Top 5 Takeaways from Gladwell’s Outliers

Top 5 Takeaways from Gladwell’s Outliers

In a bid to retain more of every book I read, I recently decided to start writing a quick little summary of some of the books I?ve recently been reading.

This article is about Malcom Gladwell?s third book, Outliers.

Here?s my structure:

  • quick book blurb
  • top 5 take-ways
  • fave quotes
  • end thoughts

Other reviews in my series:

  • Thinking, Fast and Slow by Daniel Kahneman
  • Homo Deus: A Brief History of Tomorrow by Yuval Noah Harari

Enjoy!

Image for postPhoto by Ben White on Unsplash

Book Blurb // Background of The Book

In this bold book, Malcolm Gladwell looks at society?s so called outliers, the high-achievers and biggest successes the world has to offer. Why is it that some people achieve so much more than others?

Gladwell believes the reasons behind success can really be boiled down to:

  • when you are born
  • your background and upbringing (incl. hertitage)
  • being in the right place at the right time
  • having the skills to take advantage of a good opportunity

The book discusses successes such as Bill Gates and the Beatles showing that being born in the right year, having access to the right tools and putting in the hard work were the reasons these guys achieved success.

(See related article on 10,000 hours to mastery)

The book was somewhat heartening since the underlying tone was that anyone could become successful, provided that you a) put in the hard work and b) recognized and took advantage of good opportunities.

Social standing didn?t matter all that much, but attitude did.

Less heartening was that many of the examples of successes became who they were because they worked hard and were dedicated to their craft at a really young age. Let?s just say my teenage years were quite a while ago.

Nevertheless, this book was great for turning my notion of success on its head and giving me a new viewpoint.

Take-Aways // Tessa?s Top 5

  1. Success is somewhat of a gift. ?Outliers are those who have been given opportunities ? and who have the strength and presence of mind to seize them.? There are many instances in the book of people being born at the right time. For example Hockey players born in the beginning months of the year tend to be more successful because they?re that much older and bigger than their classmates. The early success gets nurtured and the effects are cummulative.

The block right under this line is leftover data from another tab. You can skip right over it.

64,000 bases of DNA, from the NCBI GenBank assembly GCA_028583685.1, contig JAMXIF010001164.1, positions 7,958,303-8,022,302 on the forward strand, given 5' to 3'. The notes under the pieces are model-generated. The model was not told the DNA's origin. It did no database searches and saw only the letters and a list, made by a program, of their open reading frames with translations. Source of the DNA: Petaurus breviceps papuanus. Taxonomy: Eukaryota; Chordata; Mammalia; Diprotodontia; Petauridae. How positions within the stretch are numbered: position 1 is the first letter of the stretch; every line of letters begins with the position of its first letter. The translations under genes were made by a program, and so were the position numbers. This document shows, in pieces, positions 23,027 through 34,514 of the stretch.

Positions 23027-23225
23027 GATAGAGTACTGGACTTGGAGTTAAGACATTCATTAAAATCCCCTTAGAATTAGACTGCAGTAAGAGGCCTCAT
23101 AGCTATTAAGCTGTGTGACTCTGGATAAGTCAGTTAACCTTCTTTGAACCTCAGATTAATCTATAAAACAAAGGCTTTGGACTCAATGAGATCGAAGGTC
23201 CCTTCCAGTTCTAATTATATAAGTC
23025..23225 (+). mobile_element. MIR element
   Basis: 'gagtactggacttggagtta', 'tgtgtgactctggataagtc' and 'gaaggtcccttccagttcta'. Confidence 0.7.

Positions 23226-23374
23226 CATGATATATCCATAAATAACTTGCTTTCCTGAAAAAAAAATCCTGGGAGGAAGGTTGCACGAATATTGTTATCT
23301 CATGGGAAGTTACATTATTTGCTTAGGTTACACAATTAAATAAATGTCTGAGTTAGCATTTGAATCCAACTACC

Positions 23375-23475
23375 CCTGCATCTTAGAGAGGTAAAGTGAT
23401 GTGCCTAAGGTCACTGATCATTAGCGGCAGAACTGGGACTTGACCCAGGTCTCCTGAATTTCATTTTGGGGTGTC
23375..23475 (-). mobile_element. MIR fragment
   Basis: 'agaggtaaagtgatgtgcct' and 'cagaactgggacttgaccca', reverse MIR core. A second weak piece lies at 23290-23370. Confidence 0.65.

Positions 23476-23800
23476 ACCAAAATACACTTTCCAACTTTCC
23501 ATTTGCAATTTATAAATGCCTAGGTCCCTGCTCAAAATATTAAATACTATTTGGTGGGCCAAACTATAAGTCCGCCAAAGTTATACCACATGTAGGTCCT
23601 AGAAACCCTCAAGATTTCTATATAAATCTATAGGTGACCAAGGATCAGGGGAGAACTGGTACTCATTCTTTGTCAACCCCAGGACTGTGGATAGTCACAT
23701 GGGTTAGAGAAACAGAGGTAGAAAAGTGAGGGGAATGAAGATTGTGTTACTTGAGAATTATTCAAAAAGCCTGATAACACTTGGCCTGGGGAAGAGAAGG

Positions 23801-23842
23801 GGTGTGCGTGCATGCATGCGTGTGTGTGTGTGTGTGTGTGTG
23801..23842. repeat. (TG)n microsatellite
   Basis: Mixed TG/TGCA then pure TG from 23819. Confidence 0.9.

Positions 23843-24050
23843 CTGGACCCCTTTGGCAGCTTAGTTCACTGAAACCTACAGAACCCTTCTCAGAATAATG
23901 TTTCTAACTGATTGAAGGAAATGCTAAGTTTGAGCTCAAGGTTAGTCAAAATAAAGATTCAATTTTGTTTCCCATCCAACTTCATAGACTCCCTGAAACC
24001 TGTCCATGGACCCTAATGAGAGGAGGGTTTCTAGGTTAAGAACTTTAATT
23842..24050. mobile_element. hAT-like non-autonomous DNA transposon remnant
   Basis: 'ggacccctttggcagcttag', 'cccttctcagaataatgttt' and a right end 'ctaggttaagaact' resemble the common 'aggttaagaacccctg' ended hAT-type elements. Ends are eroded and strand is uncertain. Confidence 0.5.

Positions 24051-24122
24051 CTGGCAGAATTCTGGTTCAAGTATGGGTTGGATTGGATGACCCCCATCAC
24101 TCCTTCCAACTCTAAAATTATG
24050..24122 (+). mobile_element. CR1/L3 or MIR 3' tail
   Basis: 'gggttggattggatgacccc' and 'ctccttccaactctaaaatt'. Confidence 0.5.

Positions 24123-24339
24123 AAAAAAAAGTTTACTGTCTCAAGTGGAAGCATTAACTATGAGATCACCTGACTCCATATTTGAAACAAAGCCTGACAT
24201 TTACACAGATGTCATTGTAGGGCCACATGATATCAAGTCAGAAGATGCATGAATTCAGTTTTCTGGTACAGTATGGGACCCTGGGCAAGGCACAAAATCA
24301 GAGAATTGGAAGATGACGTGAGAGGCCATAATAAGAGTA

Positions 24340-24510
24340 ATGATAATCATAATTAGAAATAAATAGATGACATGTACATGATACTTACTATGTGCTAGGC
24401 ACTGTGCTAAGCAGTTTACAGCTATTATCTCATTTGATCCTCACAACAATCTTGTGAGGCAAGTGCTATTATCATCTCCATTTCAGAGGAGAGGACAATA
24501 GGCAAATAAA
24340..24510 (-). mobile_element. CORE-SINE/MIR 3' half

2. Culture plays a huge role in what we do and what we say. Gladwell talks about why many plane crashes were a result of communication trouble, due to culture differences. Sadly, many of these instances could have been avoided.
  3. Pronounciation of numbers in Chinese is relatively brief. Most numbers between 1 to 10 can be uttered in less than a quarter of a second in Chinese languages. In English it?s much longer. This is why Chinese people are able to more easily recite a 7 digit string of numbers than English-speakers. Gladwell argues that the increased speed of learning numbers for Chinese children allows them to excel faster and be better at subjects such as mathematics. A small difference like this can have a huge cummulative effect.
  4. Gladwell introduced to me the idea of ?practical intelligence?, i.e. knowing what to say to whom, knowing when to say it, and knowing how to say it for maximum effect. Different to analytical intelligence (tested by IQ) it is a big component to becoming successful.
  5. The history of your ancestors plays a big role on who you are. Cultural legacy, whether you know it or not, persists through generations.

My Fav Quotes // One For the Wall

?Practice isn?t the thing you do once you?re good. It?s the thing you do that makes you good.?

?Who we are cannot be separated from where we?re from.?

?If you work hard enough and assert yourself, and use your mind and imagination, you can shape the world to your desires.

?Achievement is talent plus preparation?

Final Thoughts // Would I Recommend?

Yes, please read!

If I had to point out a negative it?s that the case studies in the book are rather few. The book talks about successes such as Bill Gates, Bill Joy, the Beatles and Mozart, but doesn?t really go into too much detail about others. Can we really draw a hyptothesis from so few?

I also felt that this book was more of a self-discovery journey for Gladwell himself ? the steps to why he became a succesful author, rather than looking at the whole of society.

It?s his book, I guess, so this isn?t a bad point.

Still, this book really was great. It?s very easy to digest and contains interesting anecdotes and stories that will hopefully leave you with a sense of hope, rather than despair.

Add it to yo? shelves.

Have you read this book? What were your thoughts? Or have you read any other good books recently?

Here are some other reviews in my series:

  • Thinking, Fast and Slow by Daniel Kahneman
  • Homo Deus: A Brief History of Tomorrow by Yuval Noah Harari
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